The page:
Interesting comments by AJ. Those have been the rumors for a few years now
Nets fire Scott despite 2 trips to NBA Finals
Former Pacers coaching candidate let go with team in 1st place in Atlantic Division.
Winning isn't everything
A look at the records of Rick Carlisle (Detroit), Isiah Thomas (Indiana) and Byron Scott (New Jersey) when they were fired.
Coach Season Record
Carlisle 2001-03 100-64
Thomas 2000-03 131-115
Scott 2000-04 149-139
By Mark Montieth
January 27, 2004
The circle is now complete for the candidates for the Indiana Pacers' head coaching position four years ago.
Rick Carlisle, Isiah Thomas and Byron Scott, all of whom interviewed for the opportunity to replace Larry Bird after the Pacers reached the NBA Finals in 2000, have been fired despite compiling winning records.
Scott joined the unlikely club Monday when he was released by New Jersey despite coaching the Nets to the Finals the past two seasons.
Thomas was hired by the Pacers in 2000 and guided a young team through a rebuilding phase with a 131-115 record. He was fired in August and is now president of the New York Knicks.
Carlisle sat out of coaching one year, then led the Pistons to two 50-win seasons and won a Coach of the Year award. He was released in May, but replaced Thomas in September.
Now Scott is unemployed after going 149-139 despite taking over a non-contending team in 2000. The Nets, 22-20, had been erratic this season but still led the weak Atlantic Division.
"We all go into these jobs knowing it's high stakes and high pressure," Carlisle said. "I think Byron's done a great job. He went into the last year of his contract without an extension with great integrity and great dignity.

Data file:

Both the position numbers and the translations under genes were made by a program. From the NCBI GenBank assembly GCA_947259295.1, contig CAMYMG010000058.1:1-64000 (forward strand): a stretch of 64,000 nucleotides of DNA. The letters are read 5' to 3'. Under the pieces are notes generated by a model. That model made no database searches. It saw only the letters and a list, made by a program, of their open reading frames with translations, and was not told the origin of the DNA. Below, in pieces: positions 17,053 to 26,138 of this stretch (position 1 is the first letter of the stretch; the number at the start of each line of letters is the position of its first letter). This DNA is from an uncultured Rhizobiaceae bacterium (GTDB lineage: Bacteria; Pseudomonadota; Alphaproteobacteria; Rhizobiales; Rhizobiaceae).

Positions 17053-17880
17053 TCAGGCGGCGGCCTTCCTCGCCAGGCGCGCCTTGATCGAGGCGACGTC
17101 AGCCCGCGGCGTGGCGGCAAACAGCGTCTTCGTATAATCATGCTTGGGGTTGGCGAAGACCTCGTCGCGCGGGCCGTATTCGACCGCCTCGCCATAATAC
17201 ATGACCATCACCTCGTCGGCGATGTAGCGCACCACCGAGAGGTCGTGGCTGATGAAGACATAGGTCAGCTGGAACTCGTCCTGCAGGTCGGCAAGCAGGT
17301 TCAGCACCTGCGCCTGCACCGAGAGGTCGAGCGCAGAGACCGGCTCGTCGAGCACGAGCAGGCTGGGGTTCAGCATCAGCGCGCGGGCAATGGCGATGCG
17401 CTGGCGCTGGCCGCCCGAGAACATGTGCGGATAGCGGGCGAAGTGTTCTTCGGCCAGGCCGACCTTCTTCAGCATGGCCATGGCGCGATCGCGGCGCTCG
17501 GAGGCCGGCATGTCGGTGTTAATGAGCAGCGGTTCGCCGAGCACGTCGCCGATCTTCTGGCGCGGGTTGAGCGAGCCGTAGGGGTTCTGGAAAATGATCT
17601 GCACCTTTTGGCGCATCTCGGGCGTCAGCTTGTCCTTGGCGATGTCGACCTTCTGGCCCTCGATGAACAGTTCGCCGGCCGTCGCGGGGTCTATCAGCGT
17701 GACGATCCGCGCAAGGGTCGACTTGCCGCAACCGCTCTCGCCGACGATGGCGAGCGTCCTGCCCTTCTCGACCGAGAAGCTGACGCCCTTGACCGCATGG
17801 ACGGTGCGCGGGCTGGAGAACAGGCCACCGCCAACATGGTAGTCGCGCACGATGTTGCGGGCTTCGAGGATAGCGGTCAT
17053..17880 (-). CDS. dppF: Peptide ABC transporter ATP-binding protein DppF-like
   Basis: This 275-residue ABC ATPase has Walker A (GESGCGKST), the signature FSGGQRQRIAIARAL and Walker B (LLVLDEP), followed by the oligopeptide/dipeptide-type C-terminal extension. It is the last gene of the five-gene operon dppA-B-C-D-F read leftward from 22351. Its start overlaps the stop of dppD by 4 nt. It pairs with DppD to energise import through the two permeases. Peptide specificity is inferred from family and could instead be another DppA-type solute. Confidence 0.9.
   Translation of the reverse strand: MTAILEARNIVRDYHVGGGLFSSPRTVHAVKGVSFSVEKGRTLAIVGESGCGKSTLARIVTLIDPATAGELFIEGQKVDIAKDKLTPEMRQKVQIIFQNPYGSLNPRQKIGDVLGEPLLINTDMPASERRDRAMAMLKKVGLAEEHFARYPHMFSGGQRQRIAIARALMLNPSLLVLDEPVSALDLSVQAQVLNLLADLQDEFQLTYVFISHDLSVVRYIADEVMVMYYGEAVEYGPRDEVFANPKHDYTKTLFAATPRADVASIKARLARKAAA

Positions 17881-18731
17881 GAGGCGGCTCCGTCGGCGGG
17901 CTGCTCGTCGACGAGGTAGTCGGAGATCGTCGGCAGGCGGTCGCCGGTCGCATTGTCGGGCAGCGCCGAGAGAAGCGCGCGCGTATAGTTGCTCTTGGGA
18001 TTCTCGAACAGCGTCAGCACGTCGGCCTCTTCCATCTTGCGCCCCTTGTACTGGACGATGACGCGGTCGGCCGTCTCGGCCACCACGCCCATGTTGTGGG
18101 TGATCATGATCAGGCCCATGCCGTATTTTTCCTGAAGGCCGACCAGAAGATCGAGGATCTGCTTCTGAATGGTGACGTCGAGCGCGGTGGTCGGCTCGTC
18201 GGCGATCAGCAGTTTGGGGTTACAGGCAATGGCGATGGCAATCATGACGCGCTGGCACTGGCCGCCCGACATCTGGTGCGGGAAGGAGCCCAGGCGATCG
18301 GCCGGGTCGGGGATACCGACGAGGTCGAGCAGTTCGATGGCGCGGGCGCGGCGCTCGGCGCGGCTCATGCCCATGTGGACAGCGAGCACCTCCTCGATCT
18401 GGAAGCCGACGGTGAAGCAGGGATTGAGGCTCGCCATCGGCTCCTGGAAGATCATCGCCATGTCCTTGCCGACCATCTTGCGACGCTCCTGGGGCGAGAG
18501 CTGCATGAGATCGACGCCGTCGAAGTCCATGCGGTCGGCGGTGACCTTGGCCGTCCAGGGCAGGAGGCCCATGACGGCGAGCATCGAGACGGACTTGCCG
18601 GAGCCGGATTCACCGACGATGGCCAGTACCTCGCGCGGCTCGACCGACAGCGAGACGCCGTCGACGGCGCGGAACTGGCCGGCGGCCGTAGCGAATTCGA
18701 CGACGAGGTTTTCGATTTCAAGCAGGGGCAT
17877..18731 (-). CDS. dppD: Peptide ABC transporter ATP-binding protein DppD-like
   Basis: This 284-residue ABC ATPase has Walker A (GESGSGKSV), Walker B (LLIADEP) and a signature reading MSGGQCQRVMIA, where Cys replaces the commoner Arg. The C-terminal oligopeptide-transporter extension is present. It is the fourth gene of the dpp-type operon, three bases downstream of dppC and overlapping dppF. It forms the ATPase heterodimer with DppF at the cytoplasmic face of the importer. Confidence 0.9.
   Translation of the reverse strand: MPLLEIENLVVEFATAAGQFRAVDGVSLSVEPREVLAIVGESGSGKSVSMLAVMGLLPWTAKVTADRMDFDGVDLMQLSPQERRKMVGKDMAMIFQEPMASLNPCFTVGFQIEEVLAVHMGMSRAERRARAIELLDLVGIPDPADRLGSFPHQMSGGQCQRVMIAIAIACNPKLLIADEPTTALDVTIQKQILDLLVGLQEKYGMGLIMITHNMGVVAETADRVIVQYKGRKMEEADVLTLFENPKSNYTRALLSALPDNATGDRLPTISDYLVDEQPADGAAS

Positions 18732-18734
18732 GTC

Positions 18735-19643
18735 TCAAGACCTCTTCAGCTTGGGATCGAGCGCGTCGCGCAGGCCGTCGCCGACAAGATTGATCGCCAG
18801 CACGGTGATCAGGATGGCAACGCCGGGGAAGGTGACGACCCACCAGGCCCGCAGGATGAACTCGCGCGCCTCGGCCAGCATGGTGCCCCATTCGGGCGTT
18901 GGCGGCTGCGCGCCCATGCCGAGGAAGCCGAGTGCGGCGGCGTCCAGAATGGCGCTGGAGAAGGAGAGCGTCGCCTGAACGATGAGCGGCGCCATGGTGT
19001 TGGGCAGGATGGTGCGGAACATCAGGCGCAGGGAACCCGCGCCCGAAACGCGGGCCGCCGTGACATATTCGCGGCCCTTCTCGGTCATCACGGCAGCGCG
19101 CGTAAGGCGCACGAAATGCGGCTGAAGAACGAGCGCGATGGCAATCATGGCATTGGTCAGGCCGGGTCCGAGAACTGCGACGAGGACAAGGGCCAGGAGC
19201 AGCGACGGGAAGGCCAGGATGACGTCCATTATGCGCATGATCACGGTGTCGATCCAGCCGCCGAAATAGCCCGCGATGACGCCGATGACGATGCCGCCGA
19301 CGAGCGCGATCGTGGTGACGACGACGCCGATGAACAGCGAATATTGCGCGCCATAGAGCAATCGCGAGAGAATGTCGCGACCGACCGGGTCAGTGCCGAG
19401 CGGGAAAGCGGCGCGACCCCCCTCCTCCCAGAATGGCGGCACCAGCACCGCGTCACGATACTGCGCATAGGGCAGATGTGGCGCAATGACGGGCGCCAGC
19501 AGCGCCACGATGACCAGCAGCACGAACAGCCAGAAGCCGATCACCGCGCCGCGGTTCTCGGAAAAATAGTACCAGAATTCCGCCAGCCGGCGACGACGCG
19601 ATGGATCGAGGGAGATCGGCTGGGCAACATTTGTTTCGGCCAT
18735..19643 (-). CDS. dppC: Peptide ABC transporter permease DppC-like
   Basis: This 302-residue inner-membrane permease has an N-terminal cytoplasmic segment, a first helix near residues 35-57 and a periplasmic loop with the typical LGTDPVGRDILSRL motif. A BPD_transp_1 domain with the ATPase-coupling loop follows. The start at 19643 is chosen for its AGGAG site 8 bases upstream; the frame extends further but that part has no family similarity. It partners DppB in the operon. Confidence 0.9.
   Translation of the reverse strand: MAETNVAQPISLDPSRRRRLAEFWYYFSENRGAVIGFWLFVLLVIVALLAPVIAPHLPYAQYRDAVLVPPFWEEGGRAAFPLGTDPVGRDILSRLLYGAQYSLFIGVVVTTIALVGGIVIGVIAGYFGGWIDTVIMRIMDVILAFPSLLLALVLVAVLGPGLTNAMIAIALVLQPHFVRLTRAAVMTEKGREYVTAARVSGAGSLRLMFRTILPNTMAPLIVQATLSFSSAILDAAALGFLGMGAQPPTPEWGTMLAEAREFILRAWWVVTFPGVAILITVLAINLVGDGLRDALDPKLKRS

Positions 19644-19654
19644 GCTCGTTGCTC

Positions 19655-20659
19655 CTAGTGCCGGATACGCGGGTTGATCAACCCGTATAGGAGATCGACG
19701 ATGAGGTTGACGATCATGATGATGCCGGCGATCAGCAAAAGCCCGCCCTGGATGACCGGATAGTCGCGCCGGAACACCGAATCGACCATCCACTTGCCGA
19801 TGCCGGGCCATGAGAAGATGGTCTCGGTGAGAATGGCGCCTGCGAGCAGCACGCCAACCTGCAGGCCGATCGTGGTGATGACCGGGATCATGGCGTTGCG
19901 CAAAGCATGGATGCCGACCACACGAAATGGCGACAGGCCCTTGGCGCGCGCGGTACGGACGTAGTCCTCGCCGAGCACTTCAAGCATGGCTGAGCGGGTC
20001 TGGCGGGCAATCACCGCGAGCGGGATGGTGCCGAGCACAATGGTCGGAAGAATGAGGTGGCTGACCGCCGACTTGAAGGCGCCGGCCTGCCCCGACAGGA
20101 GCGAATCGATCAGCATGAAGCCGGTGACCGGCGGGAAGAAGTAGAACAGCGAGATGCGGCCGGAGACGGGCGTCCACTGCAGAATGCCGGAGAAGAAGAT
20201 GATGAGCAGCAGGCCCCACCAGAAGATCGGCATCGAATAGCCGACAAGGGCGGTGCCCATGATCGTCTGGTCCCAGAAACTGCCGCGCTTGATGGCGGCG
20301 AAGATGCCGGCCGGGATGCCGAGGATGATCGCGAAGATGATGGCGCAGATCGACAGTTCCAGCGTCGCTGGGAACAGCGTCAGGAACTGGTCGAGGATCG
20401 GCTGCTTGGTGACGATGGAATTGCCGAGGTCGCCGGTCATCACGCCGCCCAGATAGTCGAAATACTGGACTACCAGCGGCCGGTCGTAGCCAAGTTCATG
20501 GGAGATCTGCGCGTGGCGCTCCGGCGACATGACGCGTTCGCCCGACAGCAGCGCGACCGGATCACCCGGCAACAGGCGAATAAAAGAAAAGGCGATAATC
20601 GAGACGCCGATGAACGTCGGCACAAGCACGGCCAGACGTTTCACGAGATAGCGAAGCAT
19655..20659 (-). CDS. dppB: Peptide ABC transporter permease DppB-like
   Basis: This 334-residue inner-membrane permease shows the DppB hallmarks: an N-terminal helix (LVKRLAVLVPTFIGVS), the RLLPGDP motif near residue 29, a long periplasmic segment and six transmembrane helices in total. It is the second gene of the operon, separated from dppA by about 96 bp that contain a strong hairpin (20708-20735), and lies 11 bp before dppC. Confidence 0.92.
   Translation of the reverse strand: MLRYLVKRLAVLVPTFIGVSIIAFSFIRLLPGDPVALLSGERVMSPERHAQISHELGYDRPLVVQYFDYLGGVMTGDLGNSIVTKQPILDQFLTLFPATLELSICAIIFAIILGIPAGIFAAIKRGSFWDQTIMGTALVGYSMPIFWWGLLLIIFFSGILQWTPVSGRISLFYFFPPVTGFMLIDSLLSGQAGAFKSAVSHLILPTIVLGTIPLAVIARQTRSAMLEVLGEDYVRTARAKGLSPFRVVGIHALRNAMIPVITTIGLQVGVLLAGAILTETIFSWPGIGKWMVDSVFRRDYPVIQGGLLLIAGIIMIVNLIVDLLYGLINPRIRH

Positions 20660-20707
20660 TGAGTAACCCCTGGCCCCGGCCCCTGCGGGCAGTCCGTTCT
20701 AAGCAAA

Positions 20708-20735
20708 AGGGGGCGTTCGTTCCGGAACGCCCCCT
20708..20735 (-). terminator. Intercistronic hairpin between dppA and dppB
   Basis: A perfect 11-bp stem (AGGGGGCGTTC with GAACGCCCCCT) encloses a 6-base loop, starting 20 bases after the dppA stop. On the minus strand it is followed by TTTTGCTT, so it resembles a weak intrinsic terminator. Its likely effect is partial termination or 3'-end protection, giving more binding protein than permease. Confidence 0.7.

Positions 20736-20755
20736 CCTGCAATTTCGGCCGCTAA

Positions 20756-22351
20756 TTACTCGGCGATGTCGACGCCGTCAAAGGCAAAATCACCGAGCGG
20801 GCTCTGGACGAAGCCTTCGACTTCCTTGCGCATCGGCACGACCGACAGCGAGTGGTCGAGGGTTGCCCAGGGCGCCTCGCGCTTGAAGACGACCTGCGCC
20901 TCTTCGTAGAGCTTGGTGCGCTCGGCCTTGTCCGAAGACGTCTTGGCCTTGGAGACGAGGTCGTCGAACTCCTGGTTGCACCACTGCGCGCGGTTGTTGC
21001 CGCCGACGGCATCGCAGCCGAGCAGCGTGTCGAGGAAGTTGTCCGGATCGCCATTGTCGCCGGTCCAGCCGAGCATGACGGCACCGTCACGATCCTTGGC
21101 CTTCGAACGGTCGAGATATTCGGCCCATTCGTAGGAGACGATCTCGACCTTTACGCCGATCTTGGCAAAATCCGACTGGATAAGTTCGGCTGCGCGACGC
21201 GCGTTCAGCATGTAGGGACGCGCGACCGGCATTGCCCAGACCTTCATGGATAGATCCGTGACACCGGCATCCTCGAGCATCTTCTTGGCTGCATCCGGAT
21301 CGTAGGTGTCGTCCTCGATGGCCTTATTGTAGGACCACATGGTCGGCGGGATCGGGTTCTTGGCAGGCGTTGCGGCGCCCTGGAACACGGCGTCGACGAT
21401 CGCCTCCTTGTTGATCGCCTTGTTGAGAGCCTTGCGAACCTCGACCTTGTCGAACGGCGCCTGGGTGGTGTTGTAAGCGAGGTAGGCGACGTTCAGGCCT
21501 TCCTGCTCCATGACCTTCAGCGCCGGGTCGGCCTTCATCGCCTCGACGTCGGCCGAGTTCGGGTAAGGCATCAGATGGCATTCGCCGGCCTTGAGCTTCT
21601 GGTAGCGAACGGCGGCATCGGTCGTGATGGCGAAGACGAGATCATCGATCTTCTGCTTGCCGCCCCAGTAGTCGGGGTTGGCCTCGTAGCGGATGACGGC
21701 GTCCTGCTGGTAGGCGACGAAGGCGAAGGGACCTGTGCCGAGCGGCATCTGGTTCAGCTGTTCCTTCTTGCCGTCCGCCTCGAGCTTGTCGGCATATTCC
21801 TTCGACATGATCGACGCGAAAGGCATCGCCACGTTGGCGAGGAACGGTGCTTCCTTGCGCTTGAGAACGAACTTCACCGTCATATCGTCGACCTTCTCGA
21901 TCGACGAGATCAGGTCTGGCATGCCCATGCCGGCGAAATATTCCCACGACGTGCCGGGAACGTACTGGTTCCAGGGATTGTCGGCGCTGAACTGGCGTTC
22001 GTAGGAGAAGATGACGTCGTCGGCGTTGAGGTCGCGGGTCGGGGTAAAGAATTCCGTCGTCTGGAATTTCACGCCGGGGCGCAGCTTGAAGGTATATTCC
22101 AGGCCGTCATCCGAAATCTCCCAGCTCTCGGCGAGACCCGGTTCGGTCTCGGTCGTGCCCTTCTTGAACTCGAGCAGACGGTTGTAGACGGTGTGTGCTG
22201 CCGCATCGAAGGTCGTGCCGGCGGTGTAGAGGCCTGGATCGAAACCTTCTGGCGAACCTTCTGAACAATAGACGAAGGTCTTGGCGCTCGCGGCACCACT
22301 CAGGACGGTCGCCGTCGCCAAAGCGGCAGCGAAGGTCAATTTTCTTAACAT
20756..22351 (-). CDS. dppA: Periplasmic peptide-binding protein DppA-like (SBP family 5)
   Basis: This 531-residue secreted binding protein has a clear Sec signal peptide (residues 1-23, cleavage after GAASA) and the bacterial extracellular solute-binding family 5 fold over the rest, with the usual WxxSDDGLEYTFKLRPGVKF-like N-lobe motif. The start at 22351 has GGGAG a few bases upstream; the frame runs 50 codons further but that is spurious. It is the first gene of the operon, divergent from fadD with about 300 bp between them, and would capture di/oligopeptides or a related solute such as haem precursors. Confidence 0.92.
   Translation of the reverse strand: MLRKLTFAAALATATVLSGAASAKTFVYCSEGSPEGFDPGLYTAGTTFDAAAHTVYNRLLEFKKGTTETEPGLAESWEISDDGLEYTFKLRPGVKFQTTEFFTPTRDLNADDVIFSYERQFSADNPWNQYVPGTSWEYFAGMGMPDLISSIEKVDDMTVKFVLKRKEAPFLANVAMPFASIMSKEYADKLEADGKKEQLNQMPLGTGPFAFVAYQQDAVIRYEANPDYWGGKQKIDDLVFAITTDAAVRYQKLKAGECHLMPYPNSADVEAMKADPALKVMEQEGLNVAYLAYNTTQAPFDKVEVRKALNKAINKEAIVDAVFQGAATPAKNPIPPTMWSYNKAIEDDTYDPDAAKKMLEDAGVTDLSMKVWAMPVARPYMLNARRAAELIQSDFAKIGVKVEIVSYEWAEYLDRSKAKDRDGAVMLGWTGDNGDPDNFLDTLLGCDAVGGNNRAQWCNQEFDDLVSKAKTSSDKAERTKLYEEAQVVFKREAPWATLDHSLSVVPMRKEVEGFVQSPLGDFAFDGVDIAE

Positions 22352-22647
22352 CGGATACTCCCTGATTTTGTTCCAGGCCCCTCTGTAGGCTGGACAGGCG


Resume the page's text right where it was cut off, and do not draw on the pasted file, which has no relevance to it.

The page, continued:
"He's one of these guys who's going to get a great job right away if he wants one."
Pacers guard Reggie Miller, a close friend of Scott's and a teammate during Scott's two seasons with the Pacers (1993-95), was puzzled by the move.
"I guess getting to the Finals twice in a row isn't good enough," he said. "There had to be some other factor there."
[size=18:f156fb2fa6]Anthony Johnson agrees, and knows of those factors. Johnson played for the Nets the past two seasons and saw firsthand the issues that cost Scott his job.
Scott, according to Johnson, let his assistants do much of the work and suffered a major loss when Eddie Jordan became the head coach at Washington, taking Mike O'Koren with him.
"I didn't think he would make it out of the year," Johnson said. "Not necessarily because of their record. But with Eddie Jordan and Mike O'Koren not there, that was pretty much the brain trust of that team.
"We had tough times last year after the All-Star break and in the Finals and they've had tough times during the season. When you're going through tough times you have to look at yourself in the mirror and say, 'Am I doing all I can to help this team?' I think that question would rear its head a lot concerning Byron Scott."[/size]Nets team president Rod Thorn said at a news conference Monday he thought about firing Scott for more than a month.
"It happens to almost every coach eventually: Your message isn't well received and taken onto the court," Thorn said. "I felt it would turn itself around, and for a while it did. But it became evident to me that it wasn't going to turn around. We have not played to the level we anticipated playing."
The Nets will finish the season with an interim coach, Lawrence Frank, but the Pacers expect them to remain a factor in the Eastern Conference playoff chase as long as Jason Kidd is playing point guard.
"With J. Kidd, they're always in it," Al Harrington said. "This might be a rallying call for them. They've got the same core guys that went to the Finals the last two years. They know how to win."